Will You Be Attending Welding School Near Washington VA?

Perhaps you live in the Washington Virginia area, or have decided to enroll in a Welding Program that has a campus near there.  In either case, you may find this bit of history both interesting and informative.

Washington, Virginia

Washington is a town in and the county seat of Rappahannock County, Virginia, United States.[3] The site of this town was surveyed by George Washington himself in July 1749. It was the first of what would be many American places to be named after the future first president.[4] Its population was just 135 people at the 2010 census, down from 183 in the 2000 census. It is nicknamed Little Washington to avoid confusion because of its proximity to Washington, D.C., which lies only 70 miles (110 km) to the north east.

The Town of Washington was formerly the location of a trading post utilized by frontier families and members of the resident Manahoac tribe. All of the territory in and around the current town was under the ownership of Thomas Fairfax, 6th Lord Fairfax of Cameron. In 1748, Lord Fairfax met a 16-year-old George Washington, a distant relative of his. Being impressed by his character, Fairfax employed Washington to survey his lands west of the Blue Ridge Mountains. On July 24, 1749, the town layout as it appears today was surveyed and platted by Washington with the assistance of his chainmen John Lonem and Edward Corder as part of his service to Fairfax. The village was officially established as a Town by the Virginia General Assembly on December 14, 1795 when it gained the requisite population of 200. Records from an 1835 gazetteer state that the town contained one academy, fifty-five dwellings, four mercantile stores, two taverns, one house of worship, twenty-seven trade shops, and two large flour mills.

During the Civil War, a home on the town's Main Street served as a Confederate Hospital. In the late 19th century when rail became the main method of trade, the main east-west railway route of the time was constructed north of town through the accessible Thoroughfare Gap. Washington was relatively unaffected by the Industrial Age and thus the current town is quite similar to the one of 150 years ago. By the start of the 20th century the population reached three hundred, supporting businesses such as three garages and a barber shop. However, since then, the population had declined to less than 200.

Online Welder Degree and Certificate Programs

pipe welder at work in Washington VAWelding is very much a hands-on kind of trade, and consequently not very compatible with online training. Even so, there are a few online welding programs offered by various community colleges and vocational schools in the greater Washington VA area that can count toward a degree or certificate program. These classes mainly cover such topics as reading blueprints, safety,, and metallurgy. They can help provide a novice a foundation to start their training and education. Nevertheless, the most critical point is that you can’t learn how to weld or use welding materials unless you actually do it. Naturally that can’t be accomplished online. These skills need to be learned in an on-campus setting or in an apprenticeship. Online or distance learning is better suited for seasoned welders that desire to advance their expertise or perhaps obtain a more advanced degree. So if you should find an online welding certificate or degree program, be very careful and make sure that the larger part of the training is done on campus or in a workshop type of setting.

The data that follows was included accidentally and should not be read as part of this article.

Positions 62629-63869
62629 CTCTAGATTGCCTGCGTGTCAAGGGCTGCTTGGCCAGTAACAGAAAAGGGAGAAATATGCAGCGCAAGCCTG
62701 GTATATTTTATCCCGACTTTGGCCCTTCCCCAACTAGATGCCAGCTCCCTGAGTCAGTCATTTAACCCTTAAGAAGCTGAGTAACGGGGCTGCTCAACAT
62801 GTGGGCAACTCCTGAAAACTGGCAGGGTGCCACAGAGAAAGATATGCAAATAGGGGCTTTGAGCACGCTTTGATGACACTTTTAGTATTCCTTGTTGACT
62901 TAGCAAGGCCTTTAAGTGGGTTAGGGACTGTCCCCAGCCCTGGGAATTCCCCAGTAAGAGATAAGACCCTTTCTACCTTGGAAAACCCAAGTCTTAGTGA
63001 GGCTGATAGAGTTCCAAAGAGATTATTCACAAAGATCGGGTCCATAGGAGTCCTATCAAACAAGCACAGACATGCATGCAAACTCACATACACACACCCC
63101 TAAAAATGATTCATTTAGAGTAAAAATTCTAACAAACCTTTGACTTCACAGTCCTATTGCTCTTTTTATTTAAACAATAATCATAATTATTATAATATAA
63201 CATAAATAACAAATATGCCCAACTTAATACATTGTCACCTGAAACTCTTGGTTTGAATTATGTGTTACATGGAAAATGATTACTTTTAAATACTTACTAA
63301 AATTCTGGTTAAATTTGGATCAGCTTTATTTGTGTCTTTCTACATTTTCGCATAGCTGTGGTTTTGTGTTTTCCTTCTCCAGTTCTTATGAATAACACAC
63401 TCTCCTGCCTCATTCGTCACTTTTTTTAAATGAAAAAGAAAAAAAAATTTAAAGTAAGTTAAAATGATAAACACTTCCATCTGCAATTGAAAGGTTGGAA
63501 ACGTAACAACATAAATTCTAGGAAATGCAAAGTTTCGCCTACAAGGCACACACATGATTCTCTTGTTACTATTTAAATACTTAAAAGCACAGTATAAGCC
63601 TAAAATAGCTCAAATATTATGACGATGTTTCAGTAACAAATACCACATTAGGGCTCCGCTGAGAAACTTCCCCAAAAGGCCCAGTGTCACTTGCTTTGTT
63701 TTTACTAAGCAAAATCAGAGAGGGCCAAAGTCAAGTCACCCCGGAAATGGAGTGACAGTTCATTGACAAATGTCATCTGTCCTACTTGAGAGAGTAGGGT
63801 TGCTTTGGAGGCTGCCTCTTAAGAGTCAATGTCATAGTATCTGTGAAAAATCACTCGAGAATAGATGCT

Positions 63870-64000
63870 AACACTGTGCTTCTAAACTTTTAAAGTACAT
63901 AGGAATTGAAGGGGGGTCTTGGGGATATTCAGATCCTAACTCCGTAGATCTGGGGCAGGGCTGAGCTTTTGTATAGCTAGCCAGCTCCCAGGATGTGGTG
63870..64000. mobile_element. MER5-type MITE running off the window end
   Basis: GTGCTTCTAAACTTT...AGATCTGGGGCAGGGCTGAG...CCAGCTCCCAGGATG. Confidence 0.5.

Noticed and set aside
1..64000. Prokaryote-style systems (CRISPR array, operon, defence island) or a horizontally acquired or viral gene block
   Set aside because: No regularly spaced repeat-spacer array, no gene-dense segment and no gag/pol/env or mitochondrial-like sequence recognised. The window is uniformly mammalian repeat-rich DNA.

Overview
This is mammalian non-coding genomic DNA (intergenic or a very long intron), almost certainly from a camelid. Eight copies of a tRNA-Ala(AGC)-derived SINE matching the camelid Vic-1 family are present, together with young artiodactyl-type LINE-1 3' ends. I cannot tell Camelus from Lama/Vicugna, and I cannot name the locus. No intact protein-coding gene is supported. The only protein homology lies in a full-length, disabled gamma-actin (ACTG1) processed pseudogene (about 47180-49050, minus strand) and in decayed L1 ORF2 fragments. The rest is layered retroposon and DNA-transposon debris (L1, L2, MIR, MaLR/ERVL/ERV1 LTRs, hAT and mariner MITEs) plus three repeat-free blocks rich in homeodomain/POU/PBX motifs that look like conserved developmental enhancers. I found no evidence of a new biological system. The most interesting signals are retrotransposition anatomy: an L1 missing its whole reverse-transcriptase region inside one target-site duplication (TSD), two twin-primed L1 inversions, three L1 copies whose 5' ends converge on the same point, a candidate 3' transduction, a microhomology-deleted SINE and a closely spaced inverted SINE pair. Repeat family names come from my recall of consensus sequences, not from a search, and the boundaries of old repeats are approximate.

Select the Ideal Welding Vocational School Washington VA

Selecting the right welding school will probably be the most important decision you will make to start your new career. As we have covered in this article, there are several things that you will need to assess and compare between the schools you are reviewing. It’s a must that any welding training that you are assessing includes a considerable amount of hands-on instruction. Classes should be smaller in size and each student should have their own welding machine to train on. Classroom teaching should offer a real-world context, and the curriculum should be current and in-line with industry standards. Programs differ in length and the kind of credential offered, so you will need to ascertain what length of program and degree or certificate will best fulfill your needs. Each training program offers different options for certification also. Perhaps the best approach to research your short list of schools is to visit each campus and talk with the students and instructors. Invest some time to attend a few classes. Tour the campus and facilities. Make sure that you are confident that the program you choose is the best one for you. With the right training, hard work and commitment, the final outcome will be a new career as a professional welder in Washington VA.